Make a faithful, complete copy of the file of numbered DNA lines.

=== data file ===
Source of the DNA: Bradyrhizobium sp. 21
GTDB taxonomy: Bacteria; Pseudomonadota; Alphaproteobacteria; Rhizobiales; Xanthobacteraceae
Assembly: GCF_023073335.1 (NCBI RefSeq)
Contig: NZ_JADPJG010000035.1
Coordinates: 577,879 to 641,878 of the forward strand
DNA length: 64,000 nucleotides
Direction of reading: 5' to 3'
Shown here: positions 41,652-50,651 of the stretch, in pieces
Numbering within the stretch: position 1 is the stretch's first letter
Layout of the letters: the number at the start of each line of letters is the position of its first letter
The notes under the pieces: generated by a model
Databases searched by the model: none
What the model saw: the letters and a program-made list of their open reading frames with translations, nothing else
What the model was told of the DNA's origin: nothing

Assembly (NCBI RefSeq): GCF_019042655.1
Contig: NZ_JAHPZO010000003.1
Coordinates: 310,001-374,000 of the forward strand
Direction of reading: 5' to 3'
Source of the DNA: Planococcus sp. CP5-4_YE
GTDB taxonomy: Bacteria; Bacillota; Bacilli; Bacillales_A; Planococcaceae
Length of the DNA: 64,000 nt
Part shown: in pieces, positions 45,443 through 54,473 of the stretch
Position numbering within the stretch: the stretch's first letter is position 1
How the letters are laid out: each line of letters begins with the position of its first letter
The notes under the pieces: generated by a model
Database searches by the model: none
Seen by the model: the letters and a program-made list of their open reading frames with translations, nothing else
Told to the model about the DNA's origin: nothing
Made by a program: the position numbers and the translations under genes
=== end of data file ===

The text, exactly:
Source of the DNA: Bradyrhizobium sp. 21
GTDB taxonomy: Bacteria; Pseudomonadota; Alphaproteobacteria; Rhizobiales; Xanthobacteraceae
Assembly: GCF_023073335.1 (NCBI RefSeq)
Contig: NZ_JADPJG010000035.1
Coordinates: 577,879 to 641,878 of the forward strand
DNA length: 64,000 nucleotides
Direction of reading: 5' to 3'
Shown here: positions 41,652-50,651 of the stretch, in pieces
Numbering within the stretch: position 1 is the stretch's first letter
Layout of the letters: the number at the start of each line of letters is the position of its first letter
The notes under the pieces: generated by a model
Databases searched by the model: none
What the model saw: the letters and a program-made list of their open reading frames with translations, nothing else
What the model was told of the DNA's origin: nothing

Assembly (NCBI RefSeq): GCF_019042655.1
Contig: NZ_JAHPZO010000003.1
Coordinates: 310,001-374,000 of the forward strand
Direction of reading: 5' to 3'
Source of the DNA: Planococcus sp. CP5-4_YE
GTDB taxonomy: Bacteria; Bacillota; Bacilli; Bacillales_A; Planococcaceae
Length of the DNA: 64,000 nt
Part shown: in pieces, positions 45,443 through 54,473 of the stretch
Position numbering within the stretch: the stretch's first letter is position 1
How the letters are laid out: each line of letters begins with the position of its first letter
The notes under the pieces: generated by a model
Database searches by the model: none
Seen by the model: the letters and a program-made list of their open reading frames with translations, nothing else
Told to the model about the DNA's origin: nothing
Made by a program: the position numbers and the translations under genes